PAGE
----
The next morning, take the box out of the cellar 60 minutes in advance, and switch on the oven at 270C. I highly recommend you have a baking stone (I purchased a lava stone from Hup Kiong cut to exactly the size of my oven, and it works wonders). Make sure that the stone is fully heated, and that will take at least 40 minutes of pre-heating at maximum temperature before you insert the bread. I also insert a pan full of boiling water about 10 minutes before inserting the bread, to ensure appropriate steaming in the oven.
Before inserting the bread in the oven score the loaves and spray them with a very fine water spray. insert them in the oven, and bake until ready (time varies, depending on the oven). You will know when they are ready, as the color of the crust speaks for itself.
Once out of the oven, try to be patient and let the bread rest for 15-30 minutes before cracking it open!

Sunday, November 6, 2011

Jaan lunch 2011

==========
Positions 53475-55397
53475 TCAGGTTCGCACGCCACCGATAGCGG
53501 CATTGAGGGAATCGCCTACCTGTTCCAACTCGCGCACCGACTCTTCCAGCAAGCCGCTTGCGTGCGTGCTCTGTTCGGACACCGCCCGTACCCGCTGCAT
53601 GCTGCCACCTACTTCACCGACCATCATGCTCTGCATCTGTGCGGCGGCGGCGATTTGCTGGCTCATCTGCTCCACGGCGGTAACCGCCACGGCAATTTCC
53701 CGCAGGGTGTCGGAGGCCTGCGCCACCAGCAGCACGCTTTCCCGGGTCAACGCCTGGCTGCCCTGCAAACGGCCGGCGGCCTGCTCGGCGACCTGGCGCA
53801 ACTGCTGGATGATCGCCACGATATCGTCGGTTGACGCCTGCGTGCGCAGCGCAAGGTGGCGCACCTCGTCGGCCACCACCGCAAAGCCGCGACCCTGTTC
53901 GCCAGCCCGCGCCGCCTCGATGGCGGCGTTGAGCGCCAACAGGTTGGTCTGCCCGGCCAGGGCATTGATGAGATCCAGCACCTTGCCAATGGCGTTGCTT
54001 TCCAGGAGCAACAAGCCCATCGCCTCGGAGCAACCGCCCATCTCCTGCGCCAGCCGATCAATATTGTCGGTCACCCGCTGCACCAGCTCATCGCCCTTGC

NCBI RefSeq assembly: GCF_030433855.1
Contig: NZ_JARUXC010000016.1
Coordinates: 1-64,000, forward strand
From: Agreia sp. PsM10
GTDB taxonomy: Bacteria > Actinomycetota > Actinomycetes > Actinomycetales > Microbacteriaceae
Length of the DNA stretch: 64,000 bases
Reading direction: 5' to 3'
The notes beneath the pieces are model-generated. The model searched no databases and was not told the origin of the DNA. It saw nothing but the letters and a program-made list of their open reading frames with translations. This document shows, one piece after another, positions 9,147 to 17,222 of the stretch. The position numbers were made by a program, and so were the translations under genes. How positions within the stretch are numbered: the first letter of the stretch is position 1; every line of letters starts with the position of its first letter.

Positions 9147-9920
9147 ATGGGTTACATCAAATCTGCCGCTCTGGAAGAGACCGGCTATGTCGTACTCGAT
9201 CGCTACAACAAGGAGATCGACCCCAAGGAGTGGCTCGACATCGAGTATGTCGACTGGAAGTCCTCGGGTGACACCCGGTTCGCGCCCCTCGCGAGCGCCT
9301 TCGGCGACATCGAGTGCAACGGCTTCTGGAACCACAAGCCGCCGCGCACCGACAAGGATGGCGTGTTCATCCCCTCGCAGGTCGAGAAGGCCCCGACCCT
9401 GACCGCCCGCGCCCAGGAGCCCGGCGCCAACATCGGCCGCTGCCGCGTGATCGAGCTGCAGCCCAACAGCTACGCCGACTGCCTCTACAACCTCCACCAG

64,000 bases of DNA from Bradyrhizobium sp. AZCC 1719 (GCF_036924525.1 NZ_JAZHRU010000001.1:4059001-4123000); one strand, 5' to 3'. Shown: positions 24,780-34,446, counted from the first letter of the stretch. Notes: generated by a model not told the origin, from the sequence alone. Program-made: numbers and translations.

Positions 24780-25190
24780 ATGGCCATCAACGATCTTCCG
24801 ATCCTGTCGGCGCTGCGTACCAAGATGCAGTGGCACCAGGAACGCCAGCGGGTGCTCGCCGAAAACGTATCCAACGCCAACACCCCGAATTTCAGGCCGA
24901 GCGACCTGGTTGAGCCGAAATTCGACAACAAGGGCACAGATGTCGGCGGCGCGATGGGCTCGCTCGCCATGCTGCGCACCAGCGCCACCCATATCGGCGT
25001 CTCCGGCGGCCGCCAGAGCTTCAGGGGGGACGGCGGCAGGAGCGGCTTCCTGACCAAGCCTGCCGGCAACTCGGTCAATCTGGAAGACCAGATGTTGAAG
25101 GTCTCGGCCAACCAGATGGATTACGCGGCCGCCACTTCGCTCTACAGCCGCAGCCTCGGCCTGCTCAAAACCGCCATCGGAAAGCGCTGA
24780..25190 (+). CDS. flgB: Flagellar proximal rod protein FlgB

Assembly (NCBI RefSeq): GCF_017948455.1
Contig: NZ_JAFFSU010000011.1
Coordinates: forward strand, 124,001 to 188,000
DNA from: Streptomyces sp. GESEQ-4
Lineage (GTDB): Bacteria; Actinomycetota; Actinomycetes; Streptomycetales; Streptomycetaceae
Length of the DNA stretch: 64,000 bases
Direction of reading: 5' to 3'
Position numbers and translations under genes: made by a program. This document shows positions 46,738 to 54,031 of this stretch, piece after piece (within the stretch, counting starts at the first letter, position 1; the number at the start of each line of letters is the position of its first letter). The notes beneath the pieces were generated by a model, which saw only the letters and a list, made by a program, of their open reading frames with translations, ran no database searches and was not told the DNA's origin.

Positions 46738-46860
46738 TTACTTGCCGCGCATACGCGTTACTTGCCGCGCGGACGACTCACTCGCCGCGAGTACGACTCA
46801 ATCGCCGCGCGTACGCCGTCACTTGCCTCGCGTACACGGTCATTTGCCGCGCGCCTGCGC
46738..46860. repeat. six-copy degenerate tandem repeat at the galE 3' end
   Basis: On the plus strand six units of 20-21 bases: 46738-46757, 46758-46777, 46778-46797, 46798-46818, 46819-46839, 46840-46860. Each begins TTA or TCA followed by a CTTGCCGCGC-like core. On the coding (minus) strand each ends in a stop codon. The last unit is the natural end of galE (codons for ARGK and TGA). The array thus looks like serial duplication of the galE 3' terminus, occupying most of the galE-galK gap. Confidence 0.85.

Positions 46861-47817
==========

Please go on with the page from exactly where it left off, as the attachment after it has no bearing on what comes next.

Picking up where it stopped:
It has been a while since I haven't visited Jaan... in fact I didn't get a chance to dine there since Chef André left. Recently, Chef Julien Royer took charge of the kitchen moving from his previous job at the St. Regis Hotel. While the food at the Brasserie "Les Saveurs" was more classic French, at Jaan Julien has been given more freedom to present his own creations, while sourcing products from his selection of world class producers. Having beautiful memories of the great food that Chef André used to serve at Jaan when he first started, I was very excited to try their new food style for lunch.

The dining room hasn't changed, which is a good thing for me, since I believe it's one of the most tastefully furnished fine dining restaurants in Singapore. The menu includes an introduction of the Chef's background and his mission statement. I like it as it's really a no-frills introduction, simple and concise. He believes in tradition, combined with creativity and fresh ingredients from the best producers.

Right after ordering the food, we were served an impressively presented thin bread with a "lentils hummus", the Chef's personal interpretation, made from Saint-Flour lentils and chestnuts. The presentation was both modern and artisanal at the same time, with a combination of stone and wooden utensils. Minimalist and warm.

All the small bites that were served with the bread were beautifully presented and were absolutely delicious. The hummus was slightly sweet for me, as I prefer to start my meal with more savoury flavours.